EDP Sciences
Free access
Volume 484, Number 3, June IV 2008
Page(s) L31 - L34
Section Letters
DOI http://dx.doi.org/10.1051/0004-6361:200809614
Published online 06 May 2008

A&A 484, L31-L34 (2008)
DOI: 10.1051/0004-6361:200809614


A possible solution for the lack of EHB binaries in globular clusters

Z. Han

National Astronomical Observatories / Yunnan Observatory, the Chinese Academy of Sciences, Kunming 650011, PR China
    e-mail: zhanwenhan@hotmail.com

Received 20 February 2008 / Accepted 27 April 2008

Context. The binary fraction among extreme horizontal branch (EHB) stars in Galactic globular clusters (GCs) is an order of magnitude lower than the binary fraction among their counterparts, field hot subdwarfs. This casts serious doubt on their formation channels.
Aims. In this Letter, I explain the difference between the field and the cluster EHB stars with the binary model of Han et al. (2002, MNRAS, 336, 449; 2003, MNRAS, 341, 669) for the formation of EHB stars.
Methods. With the binary population synthesis code of Han et al. (2002, 2003), I follow the evolution of simple stellar populations resulting from single star bursts (note that Han et al. 2002, 2003, adopted a constant star formation rate over the last 15 Gyr for the production of field EHB stars), and obtain EHB stars at different stellar population ages.
Results. I found that the binary fraction among EHB stars decreases with the stellar population age. The fraction of EHB binaries with orbital periods P < 5 d is ~2.5% for a stellar population of 10 Gyr from the standard simulation set.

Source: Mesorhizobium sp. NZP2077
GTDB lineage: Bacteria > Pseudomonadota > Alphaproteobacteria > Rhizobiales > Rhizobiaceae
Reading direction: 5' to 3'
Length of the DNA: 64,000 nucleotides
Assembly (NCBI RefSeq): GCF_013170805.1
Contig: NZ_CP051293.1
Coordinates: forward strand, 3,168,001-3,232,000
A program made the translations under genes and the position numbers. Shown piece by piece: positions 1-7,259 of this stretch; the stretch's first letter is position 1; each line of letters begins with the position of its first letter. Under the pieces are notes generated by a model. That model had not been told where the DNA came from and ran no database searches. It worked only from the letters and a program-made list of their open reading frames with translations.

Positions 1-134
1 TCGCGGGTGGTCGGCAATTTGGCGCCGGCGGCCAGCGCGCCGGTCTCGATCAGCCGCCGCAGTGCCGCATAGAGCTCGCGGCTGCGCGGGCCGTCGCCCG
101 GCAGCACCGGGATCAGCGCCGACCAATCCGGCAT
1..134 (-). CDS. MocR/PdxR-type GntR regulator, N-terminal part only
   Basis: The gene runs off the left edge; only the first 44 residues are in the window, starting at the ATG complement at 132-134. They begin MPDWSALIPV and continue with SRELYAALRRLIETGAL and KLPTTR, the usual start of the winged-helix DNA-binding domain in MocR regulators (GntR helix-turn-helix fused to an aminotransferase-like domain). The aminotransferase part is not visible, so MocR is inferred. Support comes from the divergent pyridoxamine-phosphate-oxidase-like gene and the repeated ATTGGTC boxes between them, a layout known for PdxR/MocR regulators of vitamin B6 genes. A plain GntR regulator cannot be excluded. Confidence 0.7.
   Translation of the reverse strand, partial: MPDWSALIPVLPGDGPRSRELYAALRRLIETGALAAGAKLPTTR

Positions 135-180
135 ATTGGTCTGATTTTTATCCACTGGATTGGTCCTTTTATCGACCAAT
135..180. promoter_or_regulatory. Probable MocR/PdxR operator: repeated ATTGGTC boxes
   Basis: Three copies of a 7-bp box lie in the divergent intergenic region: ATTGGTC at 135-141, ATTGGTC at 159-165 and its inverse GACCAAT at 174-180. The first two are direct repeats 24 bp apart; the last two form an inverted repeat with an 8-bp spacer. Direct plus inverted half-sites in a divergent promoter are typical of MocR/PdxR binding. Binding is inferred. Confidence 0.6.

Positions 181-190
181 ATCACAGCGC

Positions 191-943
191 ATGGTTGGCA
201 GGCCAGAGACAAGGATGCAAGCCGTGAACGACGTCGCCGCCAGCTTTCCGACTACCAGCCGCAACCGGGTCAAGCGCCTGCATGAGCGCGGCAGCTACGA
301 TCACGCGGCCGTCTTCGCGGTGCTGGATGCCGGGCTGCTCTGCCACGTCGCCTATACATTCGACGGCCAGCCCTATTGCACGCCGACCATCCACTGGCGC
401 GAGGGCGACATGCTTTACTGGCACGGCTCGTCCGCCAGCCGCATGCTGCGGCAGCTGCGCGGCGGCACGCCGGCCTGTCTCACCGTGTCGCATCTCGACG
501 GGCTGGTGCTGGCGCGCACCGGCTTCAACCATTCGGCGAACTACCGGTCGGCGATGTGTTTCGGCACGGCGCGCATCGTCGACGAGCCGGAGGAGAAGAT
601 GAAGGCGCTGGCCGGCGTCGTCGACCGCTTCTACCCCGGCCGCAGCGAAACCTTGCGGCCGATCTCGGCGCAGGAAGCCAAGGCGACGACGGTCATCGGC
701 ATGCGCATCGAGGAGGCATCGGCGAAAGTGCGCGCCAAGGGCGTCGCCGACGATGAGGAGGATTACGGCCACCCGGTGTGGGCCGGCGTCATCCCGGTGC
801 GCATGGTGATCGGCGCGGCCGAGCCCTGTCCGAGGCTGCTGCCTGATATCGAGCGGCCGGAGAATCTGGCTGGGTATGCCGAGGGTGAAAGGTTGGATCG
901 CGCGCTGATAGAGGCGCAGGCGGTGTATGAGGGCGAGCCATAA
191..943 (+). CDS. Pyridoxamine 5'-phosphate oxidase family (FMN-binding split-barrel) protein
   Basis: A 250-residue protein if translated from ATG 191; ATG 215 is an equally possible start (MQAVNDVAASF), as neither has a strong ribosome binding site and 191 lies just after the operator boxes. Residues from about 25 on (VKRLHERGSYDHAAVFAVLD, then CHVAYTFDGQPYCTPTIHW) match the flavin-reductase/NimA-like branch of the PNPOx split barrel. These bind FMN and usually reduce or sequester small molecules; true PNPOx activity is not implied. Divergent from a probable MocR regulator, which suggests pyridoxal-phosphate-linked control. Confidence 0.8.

Conclusions. The binary model of Han et al. (2002, 2003) is able to explain the lack of EHB binaries in globular clusters. I also propose that the precise determination of the physical parameters of close EHB binaries in GCs can lead to the strictest constraint on common-envelope ejection efficiency.

Key words: stars: horizontal-branch -- binaries: close -- stars: subdwarfs -- globular clusters: general

© ESO 2008

What is OpenURL?

The OpenURL standard is a protocol for transmission of metadata describing the resource that you wish to access.

An OpenURL link contains article metadata and directs it to the OpenURL server of your choice. The OpenURL server can provide access to the resource and also offer complementary services (specific search engine, export of references...). The OpenURL link can be generated by different means.

  • If your librarian has set up your subscription with an OpenURL resolver, OpenURL links appear automatically on the abstract pages.
  • You can define your own OpenURL resolver with your EDPS Account.
    In this case your choice will be given priority over that of your library.
  • You can use an add-on for your browser (Firefox or I.E.) to display OpenURL links on a page (see http://www.openly.com/openurlref/). You should disable this module if you wish to use the OpenURL server that you or your library have defined.